Graduate studies at Western
Proceedings of the American Catholic Philosophical Association 78:133-144 (2004)
|Abstract||Catholic moral philosophy requires an absolute prohibition against the direct killing of innocents. In this paper I consider some examples of justified actionswhich involve the killing of innocent persons and will present them as cases about which I am confident many others will share the same intuitions. I willthen try to show what conditions apply in such cases that justify those intuitions. I will argue that their justification is in accordance with a modified version of theFinnis, Grisez, Boyle interpretation of the doctrine of double effect; it defends their interpretation of what is direct versus indirect in cases of double effect, and meets the proportionality condition in a way suggested by Philippa Foot regarding the virtues of justice and charity|
|Keywords||No keywords specified (fix it)|
|Categories||categorize this paper)|
|Through your library||Configure|
Similar books and articles
John Zeis (2010). Response to Anderson. American Catholic Philosophical Quarterly 84 (3):619-624.
Joseph Boyle (1991). Who is Entitled to Double Effect? Journal of Medicine and Philosophy 16 (5):475-494.
Donald B. Marquis (1991). Four Versions of Double Effect. Journal of Medicine and Philosophy 16 (5):515-544.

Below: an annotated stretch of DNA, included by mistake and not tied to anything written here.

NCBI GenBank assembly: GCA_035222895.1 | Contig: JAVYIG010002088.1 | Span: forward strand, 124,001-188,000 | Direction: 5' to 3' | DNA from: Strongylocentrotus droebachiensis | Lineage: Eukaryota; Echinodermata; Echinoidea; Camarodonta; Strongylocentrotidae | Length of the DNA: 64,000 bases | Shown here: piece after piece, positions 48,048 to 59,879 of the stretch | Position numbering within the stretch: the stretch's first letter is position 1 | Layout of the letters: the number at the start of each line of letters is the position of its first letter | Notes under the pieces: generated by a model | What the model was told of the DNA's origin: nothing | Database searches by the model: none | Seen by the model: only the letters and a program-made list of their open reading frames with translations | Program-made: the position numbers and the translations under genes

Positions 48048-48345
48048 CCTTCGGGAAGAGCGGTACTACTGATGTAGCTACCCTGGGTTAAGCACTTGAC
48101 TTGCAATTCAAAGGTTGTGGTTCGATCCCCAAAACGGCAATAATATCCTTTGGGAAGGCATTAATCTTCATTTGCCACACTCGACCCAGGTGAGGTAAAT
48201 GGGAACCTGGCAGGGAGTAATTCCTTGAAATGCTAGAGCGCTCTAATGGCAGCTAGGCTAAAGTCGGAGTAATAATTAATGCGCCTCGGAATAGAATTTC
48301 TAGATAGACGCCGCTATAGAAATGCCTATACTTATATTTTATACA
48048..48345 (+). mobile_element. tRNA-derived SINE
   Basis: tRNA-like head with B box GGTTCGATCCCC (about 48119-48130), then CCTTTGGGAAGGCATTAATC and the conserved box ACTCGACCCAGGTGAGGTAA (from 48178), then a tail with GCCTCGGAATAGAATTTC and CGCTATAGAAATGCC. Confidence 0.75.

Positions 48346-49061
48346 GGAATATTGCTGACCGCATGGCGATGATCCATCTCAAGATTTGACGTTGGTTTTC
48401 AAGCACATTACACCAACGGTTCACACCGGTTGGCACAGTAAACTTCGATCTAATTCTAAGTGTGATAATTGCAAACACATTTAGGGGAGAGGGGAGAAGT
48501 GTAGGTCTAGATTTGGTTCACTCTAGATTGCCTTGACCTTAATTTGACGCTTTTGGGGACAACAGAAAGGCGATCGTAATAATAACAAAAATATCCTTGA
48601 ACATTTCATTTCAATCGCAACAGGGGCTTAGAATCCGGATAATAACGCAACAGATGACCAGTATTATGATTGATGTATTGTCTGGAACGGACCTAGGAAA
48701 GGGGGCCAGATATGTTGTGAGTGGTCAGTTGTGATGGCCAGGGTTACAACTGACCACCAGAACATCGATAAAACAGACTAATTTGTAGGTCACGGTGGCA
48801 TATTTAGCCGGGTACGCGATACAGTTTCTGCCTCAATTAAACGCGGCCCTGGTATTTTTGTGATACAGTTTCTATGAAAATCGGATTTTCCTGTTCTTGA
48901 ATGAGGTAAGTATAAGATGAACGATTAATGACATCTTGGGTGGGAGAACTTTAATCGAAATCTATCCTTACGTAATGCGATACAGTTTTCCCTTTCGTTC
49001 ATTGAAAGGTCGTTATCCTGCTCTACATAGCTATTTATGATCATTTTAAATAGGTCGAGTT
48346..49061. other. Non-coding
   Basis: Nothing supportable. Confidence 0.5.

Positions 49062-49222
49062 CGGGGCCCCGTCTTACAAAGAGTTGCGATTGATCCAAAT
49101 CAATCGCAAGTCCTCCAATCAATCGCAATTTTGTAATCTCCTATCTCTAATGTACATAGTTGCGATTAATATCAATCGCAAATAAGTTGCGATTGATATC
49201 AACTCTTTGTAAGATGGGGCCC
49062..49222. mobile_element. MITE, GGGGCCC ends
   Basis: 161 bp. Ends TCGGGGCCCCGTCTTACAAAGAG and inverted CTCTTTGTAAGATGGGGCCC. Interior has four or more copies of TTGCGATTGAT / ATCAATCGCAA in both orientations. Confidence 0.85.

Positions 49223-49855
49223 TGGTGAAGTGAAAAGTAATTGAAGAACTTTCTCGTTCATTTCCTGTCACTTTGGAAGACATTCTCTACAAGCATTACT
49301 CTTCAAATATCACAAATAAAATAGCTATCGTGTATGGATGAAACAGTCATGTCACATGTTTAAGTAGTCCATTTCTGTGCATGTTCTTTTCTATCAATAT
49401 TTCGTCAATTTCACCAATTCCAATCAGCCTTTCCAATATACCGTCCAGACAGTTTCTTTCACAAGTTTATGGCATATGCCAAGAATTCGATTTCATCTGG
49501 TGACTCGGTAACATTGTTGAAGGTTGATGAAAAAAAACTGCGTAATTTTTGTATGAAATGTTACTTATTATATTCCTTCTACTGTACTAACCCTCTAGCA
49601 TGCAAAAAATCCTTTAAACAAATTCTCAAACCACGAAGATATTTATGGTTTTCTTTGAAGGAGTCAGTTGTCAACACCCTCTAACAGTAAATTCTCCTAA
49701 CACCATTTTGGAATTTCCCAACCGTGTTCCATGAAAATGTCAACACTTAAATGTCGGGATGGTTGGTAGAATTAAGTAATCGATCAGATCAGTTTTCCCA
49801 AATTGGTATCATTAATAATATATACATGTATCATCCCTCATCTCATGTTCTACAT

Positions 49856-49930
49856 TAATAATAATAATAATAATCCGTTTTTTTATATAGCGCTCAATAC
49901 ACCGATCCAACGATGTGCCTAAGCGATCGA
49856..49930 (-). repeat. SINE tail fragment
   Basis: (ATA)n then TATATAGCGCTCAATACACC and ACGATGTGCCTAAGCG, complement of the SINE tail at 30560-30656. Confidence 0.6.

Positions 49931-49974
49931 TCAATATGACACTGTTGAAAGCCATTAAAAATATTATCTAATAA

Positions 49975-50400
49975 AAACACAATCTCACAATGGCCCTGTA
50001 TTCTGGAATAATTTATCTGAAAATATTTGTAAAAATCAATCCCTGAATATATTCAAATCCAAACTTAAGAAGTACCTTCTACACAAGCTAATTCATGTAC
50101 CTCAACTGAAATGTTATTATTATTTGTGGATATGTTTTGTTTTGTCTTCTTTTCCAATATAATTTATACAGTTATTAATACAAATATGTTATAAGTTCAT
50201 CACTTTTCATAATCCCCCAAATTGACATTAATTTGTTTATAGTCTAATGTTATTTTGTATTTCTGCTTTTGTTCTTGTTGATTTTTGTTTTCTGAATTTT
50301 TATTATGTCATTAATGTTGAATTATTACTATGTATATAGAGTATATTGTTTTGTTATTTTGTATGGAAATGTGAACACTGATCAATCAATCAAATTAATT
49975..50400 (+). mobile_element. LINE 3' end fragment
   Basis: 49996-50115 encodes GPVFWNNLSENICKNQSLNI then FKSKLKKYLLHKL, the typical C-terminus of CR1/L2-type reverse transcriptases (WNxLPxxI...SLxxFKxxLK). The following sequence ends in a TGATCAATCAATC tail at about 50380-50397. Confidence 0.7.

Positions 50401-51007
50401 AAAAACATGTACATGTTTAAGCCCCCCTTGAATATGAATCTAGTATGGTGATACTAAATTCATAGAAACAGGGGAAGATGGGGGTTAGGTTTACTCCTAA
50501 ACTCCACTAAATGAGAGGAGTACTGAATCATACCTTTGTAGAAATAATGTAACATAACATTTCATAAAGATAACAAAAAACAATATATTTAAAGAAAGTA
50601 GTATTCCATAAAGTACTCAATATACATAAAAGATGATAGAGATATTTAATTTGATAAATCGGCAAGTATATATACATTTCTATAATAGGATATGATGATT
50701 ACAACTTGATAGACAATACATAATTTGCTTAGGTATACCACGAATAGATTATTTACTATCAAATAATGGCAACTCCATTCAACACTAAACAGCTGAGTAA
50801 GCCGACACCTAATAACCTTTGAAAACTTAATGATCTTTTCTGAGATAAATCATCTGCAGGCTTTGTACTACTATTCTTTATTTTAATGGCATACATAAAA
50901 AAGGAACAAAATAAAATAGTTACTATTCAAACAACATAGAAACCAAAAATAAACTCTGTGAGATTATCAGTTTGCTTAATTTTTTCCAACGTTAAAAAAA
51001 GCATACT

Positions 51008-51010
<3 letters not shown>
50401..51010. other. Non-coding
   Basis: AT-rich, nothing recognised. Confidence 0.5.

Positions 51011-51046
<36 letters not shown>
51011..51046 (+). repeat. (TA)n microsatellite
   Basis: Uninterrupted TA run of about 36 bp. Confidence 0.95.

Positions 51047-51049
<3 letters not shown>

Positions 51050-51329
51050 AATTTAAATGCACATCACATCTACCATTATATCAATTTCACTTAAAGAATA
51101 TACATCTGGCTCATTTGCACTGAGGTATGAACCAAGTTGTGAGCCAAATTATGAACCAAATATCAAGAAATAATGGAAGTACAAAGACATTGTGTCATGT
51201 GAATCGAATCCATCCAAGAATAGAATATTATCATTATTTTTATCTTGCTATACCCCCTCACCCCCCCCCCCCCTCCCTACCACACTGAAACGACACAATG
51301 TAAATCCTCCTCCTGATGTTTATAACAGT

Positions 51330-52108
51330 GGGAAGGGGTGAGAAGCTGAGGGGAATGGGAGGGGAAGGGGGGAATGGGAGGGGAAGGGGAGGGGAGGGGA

Neil Francis Delaney (2008). Two Cheers for “Closeness”: Terror, Targeting and Double Effect. [REVIEW] Philosophical Studies 137 (3):335 - 367.
Lawrence Masek (2010). Intentions, Motives and the Doctrine of Double Effect. Philosophical Quarterly 60 (240):567-585.
T. A. Cavanaugh (2006). Double-Effect Reasoning: Doing Good and Avoiding Evil. Oxford University Press.
David K. Chan (2000). Intention and Responsibility in Double Effect Cases. Ethical Theory and Moral Practice 3 (4):405-434.
Jeff McMahan (1994). Revising the Doctrine of Double Effect. Journal of Applied Philosophy 11 (2):201-212.
Richard Hull (2000). Deconstructing the Doctrine of Double Effect. Ethical Theory and Moral Practice 3 (2):195-207.
Anne Schwenkenbecher (2009). Terrorism, Supreme Emergency and Killing the Innocent. Perspectives - The Review of International Affairs 17 (1):105-126.
Alison Hills (2007). Intentions, Foreseen Consequences and the Doctrine of Double Effect. Philosophical Studies 133 (2):257 - 283.
Sophie Botros (2001). An Error About the Doctrine of Double Effect: A Response to Kaufman's Reply to Botros. Philosophy 76 (2):304-311.
Lawrence Masek (2011). The Contralife Argument and the Principle of Double Effect. National Catholic Bioethics Quarterly 11 (1):83-97.
Neil Levy (2011). Neuroethics: A New Way of Doing Ethics. AJOB Neuroscience 2 (2):3-9.
Ezio Di Nucci (2013). Double Effect and Terror Bombing. In T. Spitzley, M. Hoeltje & W. Spohn (eds.), GAP.8 Proceedings. GAP.
Added to index2011-12-01
Total downloads13 ( #95,883 of 757,560 )
Recent downloads (6 months)1 ( #63,427 of 757,560 )
How can I increase my downloads?